LEICESTER ROAD SCHOOL
Leicester Road Primary, where I went to school (1988-1994), is sandwiched between Derby Road and Leicester Road—named after British counties (Derbyshire and Leicestershire). Built on the rise of one of the smaller hills rambling through the area, three tall palm trees (to this day) stand sentinel in front of the main school building, a tier above the field where we played sport and ran around at break time—where friendships were forged and broken, and where I nearly cried when I had to hold a writhing earthworm one harrowing science lesson.
There is a long tar driveway accessed via Derby Road where the teachers parked their cars and senior kids walked up to the beige-coloured school building on their way to learning. As a Gradie, the Derby entrance was of mythological proportion; a gate of wonder and terror that would shoot flames into your soul like the Sphinxes that guarded the Oracle’s path in The Neverending Story; if you passed without rite of passage (an elusive, exclusive aura that came with being senior) you were dead. My pal Kirsty Redman lived opposite the school on Derby Road and I am pretty sure she didn’t walk all the way around the block when she could cut through the school via the great gates to get to the junior buildings…and she was not burnt to any sort of crisp; she must have known a spell or something.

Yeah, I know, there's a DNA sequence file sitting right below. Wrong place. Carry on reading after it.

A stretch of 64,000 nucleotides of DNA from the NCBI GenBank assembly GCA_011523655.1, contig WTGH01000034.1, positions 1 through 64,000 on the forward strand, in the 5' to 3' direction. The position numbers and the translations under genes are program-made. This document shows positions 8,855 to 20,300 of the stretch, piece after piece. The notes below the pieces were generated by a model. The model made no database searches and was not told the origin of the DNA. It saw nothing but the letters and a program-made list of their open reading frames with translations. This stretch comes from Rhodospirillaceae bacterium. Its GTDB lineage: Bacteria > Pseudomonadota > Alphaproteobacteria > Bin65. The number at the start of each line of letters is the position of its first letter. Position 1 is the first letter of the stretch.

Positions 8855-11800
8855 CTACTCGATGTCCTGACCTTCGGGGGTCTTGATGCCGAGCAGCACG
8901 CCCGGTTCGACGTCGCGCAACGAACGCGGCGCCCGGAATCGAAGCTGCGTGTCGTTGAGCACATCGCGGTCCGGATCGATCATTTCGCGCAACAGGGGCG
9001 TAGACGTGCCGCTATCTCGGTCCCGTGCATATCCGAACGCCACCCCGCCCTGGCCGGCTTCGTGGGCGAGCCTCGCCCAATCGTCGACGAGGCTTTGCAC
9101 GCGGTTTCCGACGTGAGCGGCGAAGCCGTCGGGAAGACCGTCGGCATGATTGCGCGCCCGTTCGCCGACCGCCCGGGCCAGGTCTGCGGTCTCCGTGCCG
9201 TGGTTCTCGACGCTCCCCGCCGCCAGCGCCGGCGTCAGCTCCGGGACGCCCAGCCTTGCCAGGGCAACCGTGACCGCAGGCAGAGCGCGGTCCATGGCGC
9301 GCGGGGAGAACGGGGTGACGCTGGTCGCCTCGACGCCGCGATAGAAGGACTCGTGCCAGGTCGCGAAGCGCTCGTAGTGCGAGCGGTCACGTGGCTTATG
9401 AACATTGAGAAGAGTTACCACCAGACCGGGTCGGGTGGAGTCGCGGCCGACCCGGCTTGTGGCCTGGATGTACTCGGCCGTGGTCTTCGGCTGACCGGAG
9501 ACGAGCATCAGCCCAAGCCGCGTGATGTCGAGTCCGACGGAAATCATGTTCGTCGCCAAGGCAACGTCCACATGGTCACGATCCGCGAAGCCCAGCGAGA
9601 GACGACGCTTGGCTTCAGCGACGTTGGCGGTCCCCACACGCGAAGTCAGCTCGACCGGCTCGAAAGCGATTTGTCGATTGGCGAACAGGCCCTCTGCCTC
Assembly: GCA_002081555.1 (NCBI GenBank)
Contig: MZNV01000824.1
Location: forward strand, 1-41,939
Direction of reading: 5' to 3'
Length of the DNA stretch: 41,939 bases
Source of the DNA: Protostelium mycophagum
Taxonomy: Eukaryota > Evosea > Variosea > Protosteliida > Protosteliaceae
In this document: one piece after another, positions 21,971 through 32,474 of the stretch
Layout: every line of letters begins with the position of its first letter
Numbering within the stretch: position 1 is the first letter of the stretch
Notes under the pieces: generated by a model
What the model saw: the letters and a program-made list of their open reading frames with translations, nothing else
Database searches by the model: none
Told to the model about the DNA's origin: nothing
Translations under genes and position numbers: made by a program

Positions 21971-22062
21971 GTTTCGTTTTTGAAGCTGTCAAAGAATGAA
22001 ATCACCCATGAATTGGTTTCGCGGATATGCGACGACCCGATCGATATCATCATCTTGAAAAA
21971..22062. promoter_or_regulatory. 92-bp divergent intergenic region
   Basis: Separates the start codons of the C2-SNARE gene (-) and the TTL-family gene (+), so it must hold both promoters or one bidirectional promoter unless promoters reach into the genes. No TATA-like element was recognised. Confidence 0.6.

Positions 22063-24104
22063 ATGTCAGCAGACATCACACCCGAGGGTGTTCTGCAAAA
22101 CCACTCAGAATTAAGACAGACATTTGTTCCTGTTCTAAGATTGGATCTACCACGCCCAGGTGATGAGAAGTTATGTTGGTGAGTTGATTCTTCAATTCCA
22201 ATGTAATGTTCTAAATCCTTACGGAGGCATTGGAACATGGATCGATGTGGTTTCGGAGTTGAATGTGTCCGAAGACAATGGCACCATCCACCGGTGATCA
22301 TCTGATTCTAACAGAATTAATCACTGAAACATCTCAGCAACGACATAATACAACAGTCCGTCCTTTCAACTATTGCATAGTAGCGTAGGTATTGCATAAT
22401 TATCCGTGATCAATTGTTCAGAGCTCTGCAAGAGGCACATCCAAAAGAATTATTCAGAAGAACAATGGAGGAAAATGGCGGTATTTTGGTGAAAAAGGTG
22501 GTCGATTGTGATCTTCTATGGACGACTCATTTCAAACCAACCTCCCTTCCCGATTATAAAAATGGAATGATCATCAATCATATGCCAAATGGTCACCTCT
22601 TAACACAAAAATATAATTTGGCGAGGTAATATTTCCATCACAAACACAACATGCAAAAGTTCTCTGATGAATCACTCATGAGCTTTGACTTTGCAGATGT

Coloured in and a bit tatty but I still have the 1988 Jubilee magazine celebrating Leicester Road plus my 5-year-old self even had a story published in it (of course I kept it!) #tellingstoriessince1988
I was in the green house at school (Buffalo—one of the “big five”. Hashtag fist pump) and my first Sport’s Day involved some sort of bean bag race; I had green ribbons in my hair and one pinned onto my PE top, which was beige (ever been stalked by a colour?) with the orange LRS logo (two lions standing on either side of a shield). As the youngest in the school, we sat at the bottom of the grandstand and joined in on war cries: “I saw a cool cat walking down the street/ I said ‘Hey cool cat don’t you dig that jive?’/ Come on Buffalo, skin ‘em alive!”—it made no sense but also perfect sense; my tribe was going to war and we were yelling about it. This was enough to raise the spirit of competition in any mild-mannered Gradie. I quickly caught the vibe. Competing was serious stuff. Fun – always – but, for real.
Scatterlings of Africa
There’s a highway of stars across the heavens
There’s whispering song of the wind in the grass
There’s the rolling thunder across the savanna
A hope and dream at the edge of the sky
And your life is a story like the wind
Your life is a story like the wind
I’m searching for the spirit of the great heart
To hold and stand me by